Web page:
Most cats have no problems with being vocal. They may be greeting you at the door, asking for extra head scratches, reminding you they can see the bottom of their food bowl, or chirping as they chase a pesky fly around your apartment. The way cats communicate is unique to them; it differs from human methods of communication and is incredibly effective and significant to cats.
Vocalizing helps cats bond socially, show off, and even defend themselves when needed. However, housecats have more in common with their bigger, wild ancestors than you may initially realize.
Any cat owner can tell you they love the sound of a cat’s purr, but you may be wondering just how similar your cat is to a lion or jaguar. Do big cats purr too? Or can your house cat roar? The answer isn’t a simple yes or no. For the most part, big cats like lions, tigers, and leopards can roar but can’t purr. However, smaller wild cats like cougars, bobcats, and house cats can purr but cannot roar. While this may seem like a hard no, some big cats, like Cheetahs, can purr. But why? Let’s find out.
What Is Purring?
Purring is possible in cats because of the tightly connected, delicate bones that line the back of a cat’s tongue up to the base of its skull. When a cat vibrates its larynx or voice box, it causes these thin bones to resonate. These bones in the cat’s throat are called the hyoid, and they support the larynx and the tongue.
The hyoid is a U-shaped bone directly above the thyroid cartilage, or what we consider the Adam’s Apple area in humans. The hyoid bone is ossified in smaller cats like our domesticated housecats. A domestic house cat’s hyoid bone has rigid, bony tissue. When a bobcat, cheetah, or cougar makes its larynx vibrate, it causes the hyoid bone to resonate or to produce a deep, full, and reverberating sound. This low-frequency rumble is the addictive noise we affectionately call purring.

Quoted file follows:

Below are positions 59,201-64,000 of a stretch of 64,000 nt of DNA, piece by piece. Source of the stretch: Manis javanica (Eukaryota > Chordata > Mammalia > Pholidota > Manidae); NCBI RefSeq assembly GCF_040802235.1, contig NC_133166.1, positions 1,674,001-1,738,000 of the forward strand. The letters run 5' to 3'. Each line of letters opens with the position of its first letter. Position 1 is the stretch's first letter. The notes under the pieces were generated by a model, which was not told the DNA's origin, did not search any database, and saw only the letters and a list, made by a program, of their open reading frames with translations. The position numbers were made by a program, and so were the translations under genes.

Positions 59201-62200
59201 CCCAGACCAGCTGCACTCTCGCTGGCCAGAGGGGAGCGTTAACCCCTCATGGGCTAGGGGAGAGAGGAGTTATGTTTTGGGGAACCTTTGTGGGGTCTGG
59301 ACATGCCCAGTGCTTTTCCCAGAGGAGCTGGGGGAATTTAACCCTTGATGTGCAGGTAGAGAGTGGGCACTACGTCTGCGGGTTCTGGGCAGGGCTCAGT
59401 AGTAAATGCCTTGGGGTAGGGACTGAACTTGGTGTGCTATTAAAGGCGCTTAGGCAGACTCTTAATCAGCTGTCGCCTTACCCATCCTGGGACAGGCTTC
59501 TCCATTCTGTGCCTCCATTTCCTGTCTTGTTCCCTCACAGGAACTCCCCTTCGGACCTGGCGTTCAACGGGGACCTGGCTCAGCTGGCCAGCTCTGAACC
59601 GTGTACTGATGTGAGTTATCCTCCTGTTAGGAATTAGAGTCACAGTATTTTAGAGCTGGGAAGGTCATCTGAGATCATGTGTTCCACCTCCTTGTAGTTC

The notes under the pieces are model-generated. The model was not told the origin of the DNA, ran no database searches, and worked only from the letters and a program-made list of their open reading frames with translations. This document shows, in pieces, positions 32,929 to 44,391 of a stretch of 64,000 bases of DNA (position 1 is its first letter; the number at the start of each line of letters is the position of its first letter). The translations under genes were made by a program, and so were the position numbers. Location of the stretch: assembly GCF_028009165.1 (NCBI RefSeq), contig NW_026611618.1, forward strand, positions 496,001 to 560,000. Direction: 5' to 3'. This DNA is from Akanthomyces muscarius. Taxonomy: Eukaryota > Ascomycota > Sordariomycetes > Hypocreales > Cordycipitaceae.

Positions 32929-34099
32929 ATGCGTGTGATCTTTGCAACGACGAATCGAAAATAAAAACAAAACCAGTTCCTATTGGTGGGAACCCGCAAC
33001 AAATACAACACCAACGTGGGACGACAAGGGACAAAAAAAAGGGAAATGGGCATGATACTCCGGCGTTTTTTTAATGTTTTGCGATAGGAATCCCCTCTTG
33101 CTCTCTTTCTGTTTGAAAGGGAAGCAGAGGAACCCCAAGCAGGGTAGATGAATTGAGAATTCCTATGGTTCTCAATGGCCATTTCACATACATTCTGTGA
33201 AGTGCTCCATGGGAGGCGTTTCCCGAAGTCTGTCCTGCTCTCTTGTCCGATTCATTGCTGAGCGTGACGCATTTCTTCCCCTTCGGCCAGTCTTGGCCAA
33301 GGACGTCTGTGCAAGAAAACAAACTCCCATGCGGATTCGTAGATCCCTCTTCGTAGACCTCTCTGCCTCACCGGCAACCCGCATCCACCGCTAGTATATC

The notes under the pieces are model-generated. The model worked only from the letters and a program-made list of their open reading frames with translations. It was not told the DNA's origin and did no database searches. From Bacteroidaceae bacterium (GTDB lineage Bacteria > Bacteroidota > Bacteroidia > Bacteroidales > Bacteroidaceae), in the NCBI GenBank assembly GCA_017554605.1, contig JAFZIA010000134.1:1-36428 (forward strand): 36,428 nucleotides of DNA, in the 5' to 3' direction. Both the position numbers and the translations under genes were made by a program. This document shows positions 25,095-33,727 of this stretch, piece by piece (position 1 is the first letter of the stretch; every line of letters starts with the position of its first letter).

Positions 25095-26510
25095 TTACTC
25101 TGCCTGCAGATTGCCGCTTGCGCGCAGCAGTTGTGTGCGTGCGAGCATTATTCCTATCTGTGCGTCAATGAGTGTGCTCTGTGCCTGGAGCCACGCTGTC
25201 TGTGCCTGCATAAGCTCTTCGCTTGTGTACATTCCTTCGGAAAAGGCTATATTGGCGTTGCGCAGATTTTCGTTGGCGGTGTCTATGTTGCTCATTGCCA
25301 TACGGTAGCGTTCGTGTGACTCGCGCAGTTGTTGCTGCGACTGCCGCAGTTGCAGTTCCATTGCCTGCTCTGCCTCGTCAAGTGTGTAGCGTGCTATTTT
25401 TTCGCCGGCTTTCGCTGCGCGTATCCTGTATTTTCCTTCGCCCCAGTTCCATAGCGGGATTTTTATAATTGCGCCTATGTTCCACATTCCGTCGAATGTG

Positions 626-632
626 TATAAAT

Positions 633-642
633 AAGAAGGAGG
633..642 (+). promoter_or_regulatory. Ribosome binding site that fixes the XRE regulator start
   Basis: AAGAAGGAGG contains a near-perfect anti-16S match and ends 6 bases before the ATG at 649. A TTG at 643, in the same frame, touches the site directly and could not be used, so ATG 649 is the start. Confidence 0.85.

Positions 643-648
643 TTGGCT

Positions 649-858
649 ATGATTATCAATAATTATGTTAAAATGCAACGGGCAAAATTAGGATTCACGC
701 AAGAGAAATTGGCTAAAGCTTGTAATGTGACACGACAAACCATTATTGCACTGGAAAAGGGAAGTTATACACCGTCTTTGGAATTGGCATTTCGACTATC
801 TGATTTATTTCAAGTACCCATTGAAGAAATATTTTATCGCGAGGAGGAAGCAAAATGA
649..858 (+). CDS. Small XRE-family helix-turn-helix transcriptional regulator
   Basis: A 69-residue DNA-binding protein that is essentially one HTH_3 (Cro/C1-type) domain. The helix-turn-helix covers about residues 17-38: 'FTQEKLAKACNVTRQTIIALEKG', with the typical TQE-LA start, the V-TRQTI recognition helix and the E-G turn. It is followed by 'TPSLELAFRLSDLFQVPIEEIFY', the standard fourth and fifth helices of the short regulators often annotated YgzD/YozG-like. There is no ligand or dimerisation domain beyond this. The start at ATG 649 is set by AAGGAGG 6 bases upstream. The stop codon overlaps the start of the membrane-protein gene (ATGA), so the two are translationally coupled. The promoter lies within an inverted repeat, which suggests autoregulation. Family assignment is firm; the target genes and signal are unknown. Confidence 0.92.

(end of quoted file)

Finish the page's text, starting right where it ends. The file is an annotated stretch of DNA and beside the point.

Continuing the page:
In big cats, however, this hyoid bone is only partially ossified: completely changing which noises and vocalizations that larger species of cats can make. Lions, tigers, and jaguars have a flexible hyoid bone that is only partially attached. This allows them to produce deep and terrifying roars but prevents them from making purring noises like their smaller counterparts.
Why Do Cats Purr?
While it might be discouraging to discover lions and tigers can’t purr, you may be wondering why cats purr in the first place. No one knows when or why smaller cat species developed the ability to purr. If you listen to your cat while they purr (and let’s be honest, who doesn’t lay their head on their cat when their cat is purring), you can hear that the purring noise is one continuous sound they make that is unaffected by their breathing patterns.
Most often, you will find that cats purr while they are content and enjoying cuddles and scratches. Some cats purr while eating, and others purr while being brushed. There are multiple situations where you may hear your cat vocalizing by purring.
- Attention Seeking: Cats purr to request your attention. If your cat is brushing up against you and asking for scratches and pets, you may hear them purring even before you start to acquiesce to their request. However, attention-seeking might not always be for cuddles, and it can sound different depending on the situation. For example, if your cat is hungry, its purr might sound different and be combined with meowing as it expresses discontent.